Mushroom it room cafe seems to make the South Korean government dizzy. The reason is that this resting place is mostly used by teenagers for sexual activity.
When you hear room cafe, maybe a traveler will imagine a place to hang out that sells various foods and drinks. However, the room cafe seems to offer more facilities than that.
Apart from selling coffee or cakes like an ordinary cafe, there are also rooms for visitors to rest there for rent. The room is similar to a hotel room with a narrower size.
In a room measuring about 3 square meters, provided with a bed, TV and bathroom facilities. This room can be rented by the hour. It costs around 10,000 won or around Rp. 117 thousand.
With prices that are cheaper than hotels, many people also take advantage of room cafes to chat with their closest people. Moreover, there is no minimum age limit to rent a room cafe, so this place is popular with school children.
Reported from Korea Herald, Tuesday (28/3/2023) this room cafe is commonly found in the environment around schools and campuses. This makes it easy for teenagers to access the room cafe.
Unfortunately, these free rules and cheap prices are often used by teenagers for illegal activities. They usually rent a cafe room with their partner and channel their sexual desires.
“Once you come in there, you never know what’s going on inside,” said a 17-year-old student who has rented the room cafe twice to drink beer and watch movies.
“Some girls prefer to come there if they want to do intimate things with their boyfriends freely and without getting caught,” he continued.
The government thinks room cafe is dangerous
According to a column written by a police officer in the Chosun Ilbo media, the police had actually been monitoring the practice of room cafes and found that school students had sex there. This is clearly discussed by teenagers in the online community.
The students who came there weren’t just high school level. There are also customers who are junior high school students. According to a survey from the Ministry of Gender Equality in 2020, as many as 14 percent of teenagers said they had visited a room cafe.
An official at the Ministry of Gender Equality said the government was worried about the existence of room cafes because the business provides room facilities with beds and can be locked. Of course, this is a location that is considered safe for teenagers to have sex.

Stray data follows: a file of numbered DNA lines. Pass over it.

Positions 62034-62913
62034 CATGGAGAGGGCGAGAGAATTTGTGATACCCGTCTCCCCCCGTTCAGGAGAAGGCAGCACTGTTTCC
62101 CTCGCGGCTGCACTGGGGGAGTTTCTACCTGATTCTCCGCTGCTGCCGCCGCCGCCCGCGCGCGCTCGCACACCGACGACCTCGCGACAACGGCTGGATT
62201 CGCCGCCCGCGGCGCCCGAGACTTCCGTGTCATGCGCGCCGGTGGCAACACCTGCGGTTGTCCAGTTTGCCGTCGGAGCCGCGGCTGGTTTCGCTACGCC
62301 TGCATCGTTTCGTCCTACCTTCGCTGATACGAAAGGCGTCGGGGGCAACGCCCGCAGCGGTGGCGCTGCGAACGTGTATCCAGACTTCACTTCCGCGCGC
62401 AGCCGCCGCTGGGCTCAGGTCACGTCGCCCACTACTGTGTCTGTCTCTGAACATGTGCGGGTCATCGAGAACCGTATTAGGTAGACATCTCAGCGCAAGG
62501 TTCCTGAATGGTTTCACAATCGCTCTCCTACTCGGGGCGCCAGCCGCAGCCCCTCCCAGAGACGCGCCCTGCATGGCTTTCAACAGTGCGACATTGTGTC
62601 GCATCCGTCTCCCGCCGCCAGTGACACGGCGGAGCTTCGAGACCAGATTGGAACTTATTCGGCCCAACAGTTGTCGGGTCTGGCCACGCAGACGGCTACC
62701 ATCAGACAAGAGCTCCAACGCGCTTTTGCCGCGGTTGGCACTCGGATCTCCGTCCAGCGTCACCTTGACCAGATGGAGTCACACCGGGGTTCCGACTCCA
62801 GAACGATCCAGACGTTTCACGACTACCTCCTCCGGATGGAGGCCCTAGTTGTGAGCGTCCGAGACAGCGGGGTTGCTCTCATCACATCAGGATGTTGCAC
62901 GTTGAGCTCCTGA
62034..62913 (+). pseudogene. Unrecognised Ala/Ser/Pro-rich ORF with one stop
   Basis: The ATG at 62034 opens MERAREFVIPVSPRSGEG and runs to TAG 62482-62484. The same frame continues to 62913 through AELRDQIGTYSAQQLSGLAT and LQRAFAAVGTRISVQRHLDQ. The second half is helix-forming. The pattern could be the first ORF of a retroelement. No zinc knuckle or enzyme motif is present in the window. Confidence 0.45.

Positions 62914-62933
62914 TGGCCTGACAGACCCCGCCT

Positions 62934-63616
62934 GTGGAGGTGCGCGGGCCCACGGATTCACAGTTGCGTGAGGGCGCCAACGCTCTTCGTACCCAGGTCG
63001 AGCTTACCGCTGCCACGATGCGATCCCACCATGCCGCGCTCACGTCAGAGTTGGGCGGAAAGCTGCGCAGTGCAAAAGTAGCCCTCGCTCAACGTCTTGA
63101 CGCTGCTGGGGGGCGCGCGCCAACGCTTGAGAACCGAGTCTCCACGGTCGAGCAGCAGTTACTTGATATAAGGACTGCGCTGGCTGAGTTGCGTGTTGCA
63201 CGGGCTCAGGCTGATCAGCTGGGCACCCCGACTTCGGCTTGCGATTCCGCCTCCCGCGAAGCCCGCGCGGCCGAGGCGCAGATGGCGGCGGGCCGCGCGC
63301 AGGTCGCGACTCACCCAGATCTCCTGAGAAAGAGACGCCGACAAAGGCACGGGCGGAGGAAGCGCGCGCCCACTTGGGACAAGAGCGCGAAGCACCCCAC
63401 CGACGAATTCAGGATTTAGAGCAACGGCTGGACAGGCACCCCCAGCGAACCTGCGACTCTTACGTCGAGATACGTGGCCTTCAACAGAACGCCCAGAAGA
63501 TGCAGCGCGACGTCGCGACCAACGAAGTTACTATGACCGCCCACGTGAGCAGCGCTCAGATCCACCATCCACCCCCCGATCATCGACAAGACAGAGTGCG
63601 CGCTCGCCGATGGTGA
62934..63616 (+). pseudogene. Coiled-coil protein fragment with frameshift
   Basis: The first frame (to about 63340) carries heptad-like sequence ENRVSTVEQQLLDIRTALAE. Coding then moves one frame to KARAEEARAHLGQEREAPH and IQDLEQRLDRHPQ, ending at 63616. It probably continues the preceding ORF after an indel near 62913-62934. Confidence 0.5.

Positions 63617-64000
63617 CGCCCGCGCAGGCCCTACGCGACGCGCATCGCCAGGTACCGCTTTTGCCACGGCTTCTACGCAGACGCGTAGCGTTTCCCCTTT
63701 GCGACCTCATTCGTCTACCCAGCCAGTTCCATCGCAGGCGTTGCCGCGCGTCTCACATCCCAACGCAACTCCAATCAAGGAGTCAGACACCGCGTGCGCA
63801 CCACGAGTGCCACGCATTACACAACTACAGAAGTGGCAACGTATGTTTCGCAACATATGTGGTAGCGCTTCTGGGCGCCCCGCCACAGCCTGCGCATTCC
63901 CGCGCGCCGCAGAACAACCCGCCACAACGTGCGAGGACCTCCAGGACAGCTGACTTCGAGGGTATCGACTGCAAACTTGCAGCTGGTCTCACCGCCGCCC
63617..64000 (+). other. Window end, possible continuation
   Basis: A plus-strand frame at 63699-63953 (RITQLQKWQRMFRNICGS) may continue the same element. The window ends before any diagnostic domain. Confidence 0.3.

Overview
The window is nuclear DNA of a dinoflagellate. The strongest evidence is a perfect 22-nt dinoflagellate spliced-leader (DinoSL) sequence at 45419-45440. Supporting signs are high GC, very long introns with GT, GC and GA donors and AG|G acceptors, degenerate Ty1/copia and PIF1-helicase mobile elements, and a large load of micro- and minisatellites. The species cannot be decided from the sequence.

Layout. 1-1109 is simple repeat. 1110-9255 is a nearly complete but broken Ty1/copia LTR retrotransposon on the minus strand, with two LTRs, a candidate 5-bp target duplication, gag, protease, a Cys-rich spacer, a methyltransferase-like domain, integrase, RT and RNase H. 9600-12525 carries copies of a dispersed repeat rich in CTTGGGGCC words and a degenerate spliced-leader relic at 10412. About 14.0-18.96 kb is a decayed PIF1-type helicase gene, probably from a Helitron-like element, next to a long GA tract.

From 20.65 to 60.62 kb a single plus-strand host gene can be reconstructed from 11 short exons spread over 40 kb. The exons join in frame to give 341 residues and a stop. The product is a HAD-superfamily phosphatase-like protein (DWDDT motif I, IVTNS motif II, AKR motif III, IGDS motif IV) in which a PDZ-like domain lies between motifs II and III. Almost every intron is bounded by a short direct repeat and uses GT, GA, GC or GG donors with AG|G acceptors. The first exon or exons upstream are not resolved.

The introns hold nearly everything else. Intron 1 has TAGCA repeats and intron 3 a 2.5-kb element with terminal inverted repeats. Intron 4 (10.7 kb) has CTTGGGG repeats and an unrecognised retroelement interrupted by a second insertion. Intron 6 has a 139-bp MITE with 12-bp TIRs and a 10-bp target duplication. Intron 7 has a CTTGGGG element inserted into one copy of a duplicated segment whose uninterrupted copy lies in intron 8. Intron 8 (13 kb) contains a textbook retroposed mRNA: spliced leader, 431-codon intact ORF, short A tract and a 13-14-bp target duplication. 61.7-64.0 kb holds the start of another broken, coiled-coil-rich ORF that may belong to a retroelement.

Meanwhile, the government itself has categorized businesses like this as inappropriate for teenagers since 2011. “Legal regulations have been in place since 2011, but whenever controversy arises, facilities change their names and use expedient methods. Room Cafe is not easy to crack down on because such shops registered as a public restaurant, unlike multi-room and DVD rooms,” said Youth Protection Office head Kim Sung Byuk.
Kim added that similar facilities had been reduced significantly due to the intensified crackdown, but appeared to have resurfaced recently.
Room cafe is not only about sex
Amid growing criticism of room cafes, some owners have complained that their business is not all about teenage hedonism.
“We do have a lot of teenage customers, but we strictly prohibit customers from drinking inside, and always keep our facilities clean,” said a man who owns a room cafe.
He emphasized that his cafe did not commit any deviations, but admitted that he could not monitor everything that happened behind the door.
Another room cafe owner surnamed Kim, who runs a business in Hongdae, said that not all room cafes invite teenagers to do inappropriate things.
“There are very few businesses that have locks or beds. It’s unfair to denigrate every room cafe because of those few exceptions,” Kim said.
Adolescent sex education is in the spotlight
Meanwhile, the phenomenon of the room cafe as a location for teenagers to have sex is seen by experts as a momentum for the government to improve the sex education system in schools. Just like Asian countries in general, discussing sex is something that is still considered taboo to do.
The director of the Institute of Empathy & Communication Sex Education, Cho Ara explained that schools need not only teach students to protect themselves from sexual violence but also teach realistic consequences and deep contemplation about sex.
“We must allow youth to naturally discuss sex itself, as well as inform them about practical issues such as contraception, pregnancy, child care and abortion. In addition, we need to provide an environment in which adolescents can reflect on what they really want, ” he said.
Agreeing with Cho Ara, Sejong University Professor Bae Jungwon pointed out that children have been exposed to sexual content on the internet, but they cannot discuss sex in a healthy way because proper sex education has not been carried out.
“Simply scolding teenagers by saying, ‘Don’t go to the room cafe,’ or ‘Don’t do that,’ without explaining the consequences of teen sex or unprotected sex will only make our children ignorant and unprotected,” said Bae.
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